. Extend the line for a distance sufficient for the zone to enclose all employees performing overhand bricklaying and related work at the working edge and be approximately parallel to the working edge; . Erect additional control lines at each end to enclose the zone; . Permit only employees engaged in overhand bricklaying or related work in the zone. Control lines can consist of ropes, wires, tapes, or equivalent materials, and supporting stanchions as follows: 1. Flag or clearly mark each line at not more than 6-foot intervals with high-visibility material; . Rig each line so that its lowest point is not less than 9 inches from the surface and its highest point not more than  inches; . Each line must have a minimum breaking strength of 00 pounds. Safety monitoring systems should comply with the provisions listed below. The employer must designate a competent person to monitor the safety of other employees, and ensure the monitor complies with the following requirements: 1. Be competent to recognize fall hazards; . Warn affected employee when it appears that he or she is unaware of a fall hazard or is acting in an unsafe manner; . Be on the same surface and within visual sighting distance of the employee being monitored; . Be close enough to communicate orally with the employee; . Must not have other responsibilities which could take his or her attention from the monitoring function. Do not use or store mechanical equipment in areas where safety-monitoring systems are being used to monitor employees engaged in roofing operations on low-sloped roofs. No employee, other than an employee engaged in roofing work (on low-sloped roofs) or an employee covered by a fall-protection plan, is allowed in an area where a safety monitoring system is protecting an employee.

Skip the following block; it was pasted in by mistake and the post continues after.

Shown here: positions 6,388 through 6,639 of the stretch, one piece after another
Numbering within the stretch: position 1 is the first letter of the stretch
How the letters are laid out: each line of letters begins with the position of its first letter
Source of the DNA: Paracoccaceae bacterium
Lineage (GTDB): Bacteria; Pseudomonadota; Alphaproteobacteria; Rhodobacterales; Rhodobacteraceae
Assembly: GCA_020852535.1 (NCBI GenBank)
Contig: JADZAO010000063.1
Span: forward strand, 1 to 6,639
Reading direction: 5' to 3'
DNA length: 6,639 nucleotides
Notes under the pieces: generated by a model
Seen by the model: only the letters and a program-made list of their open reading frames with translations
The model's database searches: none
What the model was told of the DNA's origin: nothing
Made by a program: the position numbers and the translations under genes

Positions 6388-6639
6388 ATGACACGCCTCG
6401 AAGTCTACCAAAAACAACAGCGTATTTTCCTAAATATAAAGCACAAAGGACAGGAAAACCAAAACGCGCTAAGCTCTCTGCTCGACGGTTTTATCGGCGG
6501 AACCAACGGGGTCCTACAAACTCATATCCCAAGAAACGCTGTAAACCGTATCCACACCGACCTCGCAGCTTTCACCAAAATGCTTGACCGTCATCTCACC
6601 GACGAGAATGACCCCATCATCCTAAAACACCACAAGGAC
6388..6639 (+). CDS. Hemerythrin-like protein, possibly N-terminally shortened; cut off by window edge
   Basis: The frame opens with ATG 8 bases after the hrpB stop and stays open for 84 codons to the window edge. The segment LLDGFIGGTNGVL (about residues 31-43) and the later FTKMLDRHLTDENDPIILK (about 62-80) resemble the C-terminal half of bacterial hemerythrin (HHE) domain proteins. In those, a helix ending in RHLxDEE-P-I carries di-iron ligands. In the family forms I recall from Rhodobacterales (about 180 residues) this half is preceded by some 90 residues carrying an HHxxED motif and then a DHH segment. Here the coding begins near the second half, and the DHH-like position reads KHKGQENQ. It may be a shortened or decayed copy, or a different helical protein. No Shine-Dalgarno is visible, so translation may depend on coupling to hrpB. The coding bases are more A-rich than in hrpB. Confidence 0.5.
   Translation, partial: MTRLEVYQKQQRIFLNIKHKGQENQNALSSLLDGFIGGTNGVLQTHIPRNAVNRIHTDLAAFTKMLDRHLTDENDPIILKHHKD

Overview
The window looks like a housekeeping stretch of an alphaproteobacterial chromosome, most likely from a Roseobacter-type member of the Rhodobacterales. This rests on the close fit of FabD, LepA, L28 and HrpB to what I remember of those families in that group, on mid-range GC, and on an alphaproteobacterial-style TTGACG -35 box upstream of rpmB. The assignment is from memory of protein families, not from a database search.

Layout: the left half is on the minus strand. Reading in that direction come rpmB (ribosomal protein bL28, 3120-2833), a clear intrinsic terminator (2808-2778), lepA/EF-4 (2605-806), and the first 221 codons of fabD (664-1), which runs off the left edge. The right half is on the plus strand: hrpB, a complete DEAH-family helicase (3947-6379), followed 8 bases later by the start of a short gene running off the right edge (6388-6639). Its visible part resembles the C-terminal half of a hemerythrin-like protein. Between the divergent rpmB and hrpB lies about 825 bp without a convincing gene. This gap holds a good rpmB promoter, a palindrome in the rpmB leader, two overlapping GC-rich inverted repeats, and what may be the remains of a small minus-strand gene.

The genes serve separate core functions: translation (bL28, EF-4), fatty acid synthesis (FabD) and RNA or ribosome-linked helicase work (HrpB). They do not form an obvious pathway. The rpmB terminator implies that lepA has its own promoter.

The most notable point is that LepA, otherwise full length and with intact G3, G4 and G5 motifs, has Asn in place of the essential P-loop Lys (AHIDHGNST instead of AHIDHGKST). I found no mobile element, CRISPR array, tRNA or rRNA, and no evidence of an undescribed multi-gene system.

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Covers for holes in floors, roofs and other walking/working surfaces should meet the following requirements: Covers located in roadways and vehicular aisles must be capable of supporting at least twice the maximum axle load of the largest vehicle; All other covers must be capable of supporting at least twice the weight of employees, equipment and materials that may be imposed on the cover at any one time; Secure all covers when installed so as to prevent accidental displacement; Color-code or mark all covers with HOLE or COVER to provide warning of the hazard. Falling object protection should comply with the following provisions: Erect toeboards along the edge of the overhead surface for a distance sufficient to protect employees below; Ensure toeboards are capable of withstanding a force of at least 0 pounds in any downward or outward direction; Toeboards must be a minimum of . inches in vertical height from their top edge to the level of the surface and have no more than one-fourth inch clearance above the surface; Where tools, equipment, or materials are piled higher than the top edge of a toeboard, you must erect paneling or screening from the surface or toeboard to the top of a guardrail system or to a midrail, for a distance sufficient to protect employees below; When using guardrail systems as falling object protection, ensure all openings are small enough to prevent passage of potential objects. During the performance of overhand bricklaying and related work: 1. Do not store materials or equipment except masonry and mortar within  feet of the working edge; . Ensure excess mortar, broken or scattered masonry units, and all other materials and debris are kept clear from the work area by removal at regular intervals.